Grasping Little Samuel’s Hand

  The picture could not have been more poignant. The surgeon was poised over the woman on the operating table as he performed in utero surgery. His patient, the 21-week-old baby in her womb, however, was not visible on camera. Well, not until the baby reached out his perfect little hand and grasped the finger of the doctor standing over him. For a brief moment, captured on film for the world to see, that unborn baby, little Samuel Armas, asserted his humanity in a way no one could deny. Pictures like this, and the medical advances they herald, shatter the very foundation established to legalize the horror of abortion. That's why, as we mark the anniversary of Roe v. Wade today, I am increasingly confident that Roe's days are numbered. Dr. Joseph Bruner and his colleagues at the Vanderbilt University Medical Center are pioneers of a surgical technique to treat spina bifida. "Pioneers" because their patients, like little Samuel, have not yet been born—many are even too young to live outside their mothers' wombs. Samuel, the baby in the photograph, was born healthy and active three and a half months after his operation. Today, instead of looking forward to life as a paraplegic, he enjoys the prospect of running and playing like other kids. These medical advances are not only miraculous, they may be the most powerful tool in the fight against abortion. You see, fetal surgery draws inescapable attention to the patients—unborn children. And that's precisely what abortion advocates have long dreaded. In 1983, Justice Sandra Day O'Connor observed that Roe was "on a collision course with itself." Roe v. Wade, you see, grounded the right to abortion in the fact that the Court could not answer the question: When does life begin? But thanks to new scientific developments, that issue is no longer in doubt. Technology has shown viability in increasingly younger unborn children. And not only can we detect brain waves at 5 weeks, before almost all abortions occur, we can detect and even repair birth defects. And our laws are starting to reflect the emerging consensus that the unborn child is most certainly alive and human: convictions for child abuse of unborn babies have been upheld; new labor standards require working conditions that protect unborn children; and criminal penalties for those who injure an unborn child are becoming more frequent. Now the pro-abortionists may attempt to find refuge in the doctrine of stare decisis, an expression of the common law tradition binding the Court to existing case law. They used this in the 1992 Casey v. Planned Parenthood decision in which the Court said that it could not upset 20 years of settled case law. After all, people depend upon it, they said. Well, that was the rationale used to perpetuate slavery. Stare decisis is important, but it isn't sacred. New evidence and circumstances can clearly justify overturning prior decisions. And that's why we have great cause for hope on this 27th anniversary of that abominable decision. Abortions are in decline because people are seeing abortion for what it really is. If the justices on the Court confront this evidence honestly, they too will have to recognize the life in the womb and admit that Roe must be overturned. And if the justices are just willing to open their eyes, we have a wonderful picture to show them.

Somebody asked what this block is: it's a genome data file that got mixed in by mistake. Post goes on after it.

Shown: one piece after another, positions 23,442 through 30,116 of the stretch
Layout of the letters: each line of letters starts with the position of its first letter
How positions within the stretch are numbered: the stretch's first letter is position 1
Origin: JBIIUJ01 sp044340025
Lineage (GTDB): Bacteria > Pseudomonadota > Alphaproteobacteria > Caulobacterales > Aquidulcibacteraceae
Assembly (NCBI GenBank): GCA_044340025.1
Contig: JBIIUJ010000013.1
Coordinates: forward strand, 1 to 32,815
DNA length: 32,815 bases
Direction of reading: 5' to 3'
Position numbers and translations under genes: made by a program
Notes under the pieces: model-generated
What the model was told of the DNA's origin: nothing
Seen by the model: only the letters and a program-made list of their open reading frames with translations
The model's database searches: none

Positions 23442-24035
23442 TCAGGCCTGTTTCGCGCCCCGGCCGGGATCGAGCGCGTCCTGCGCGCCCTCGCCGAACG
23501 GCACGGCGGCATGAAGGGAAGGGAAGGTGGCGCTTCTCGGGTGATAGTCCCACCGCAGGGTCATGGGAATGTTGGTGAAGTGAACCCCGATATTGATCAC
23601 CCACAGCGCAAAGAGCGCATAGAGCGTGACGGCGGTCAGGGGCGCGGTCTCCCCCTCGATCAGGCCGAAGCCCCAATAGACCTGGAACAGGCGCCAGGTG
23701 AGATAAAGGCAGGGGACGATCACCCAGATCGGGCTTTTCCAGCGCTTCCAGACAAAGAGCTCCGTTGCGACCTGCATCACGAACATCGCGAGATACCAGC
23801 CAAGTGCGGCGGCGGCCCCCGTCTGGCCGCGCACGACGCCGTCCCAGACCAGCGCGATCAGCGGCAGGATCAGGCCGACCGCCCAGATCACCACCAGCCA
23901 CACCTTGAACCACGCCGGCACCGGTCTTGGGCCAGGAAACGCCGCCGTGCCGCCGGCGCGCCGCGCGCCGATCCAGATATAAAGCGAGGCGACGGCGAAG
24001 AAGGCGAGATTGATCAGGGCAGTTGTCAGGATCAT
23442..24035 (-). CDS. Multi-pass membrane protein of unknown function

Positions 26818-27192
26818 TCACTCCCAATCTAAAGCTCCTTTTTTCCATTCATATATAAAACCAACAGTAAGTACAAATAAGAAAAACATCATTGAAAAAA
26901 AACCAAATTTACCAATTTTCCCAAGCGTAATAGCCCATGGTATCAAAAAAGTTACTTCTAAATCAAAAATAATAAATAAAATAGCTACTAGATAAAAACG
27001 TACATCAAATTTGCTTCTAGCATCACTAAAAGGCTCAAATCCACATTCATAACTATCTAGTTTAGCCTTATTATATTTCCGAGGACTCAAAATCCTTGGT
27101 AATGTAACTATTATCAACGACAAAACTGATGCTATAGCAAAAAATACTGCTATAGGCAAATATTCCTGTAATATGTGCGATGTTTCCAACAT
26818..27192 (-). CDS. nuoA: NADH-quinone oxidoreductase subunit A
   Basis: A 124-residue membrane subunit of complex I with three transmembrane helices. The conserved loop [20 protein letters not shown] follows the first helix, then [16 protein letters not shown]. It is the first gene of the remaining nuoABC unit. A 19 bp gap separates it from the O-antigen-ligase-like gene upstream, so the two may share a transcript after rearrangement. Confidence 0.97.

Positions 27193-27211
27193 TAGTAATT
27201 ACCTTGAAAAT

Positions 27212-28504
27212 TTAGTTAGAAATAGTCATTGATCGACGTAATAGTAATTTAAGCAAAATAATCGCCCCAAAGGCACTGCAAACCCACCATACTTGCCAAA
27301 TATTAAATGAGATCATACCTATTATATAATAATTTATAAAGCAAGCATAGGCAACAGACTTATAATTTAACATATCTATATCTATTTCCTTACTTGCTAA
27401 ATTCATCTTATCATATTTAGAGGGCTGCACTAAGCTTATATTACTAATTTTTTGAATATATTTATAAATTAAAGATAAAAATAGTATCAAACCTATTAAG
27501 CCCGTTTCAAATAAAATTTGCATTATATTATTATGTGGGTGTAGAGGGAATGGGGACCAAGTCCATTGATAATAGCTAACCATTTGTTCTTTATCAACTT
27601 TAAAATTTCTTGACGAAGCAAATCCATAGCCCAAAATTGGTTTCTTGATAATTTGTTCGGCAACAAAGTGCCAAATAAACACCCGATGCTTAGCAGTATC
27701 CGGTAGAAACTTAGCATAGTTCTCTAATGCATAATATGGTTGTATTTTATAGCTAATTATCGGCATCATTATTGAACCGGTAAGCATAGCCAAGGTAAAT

Chuck Colson



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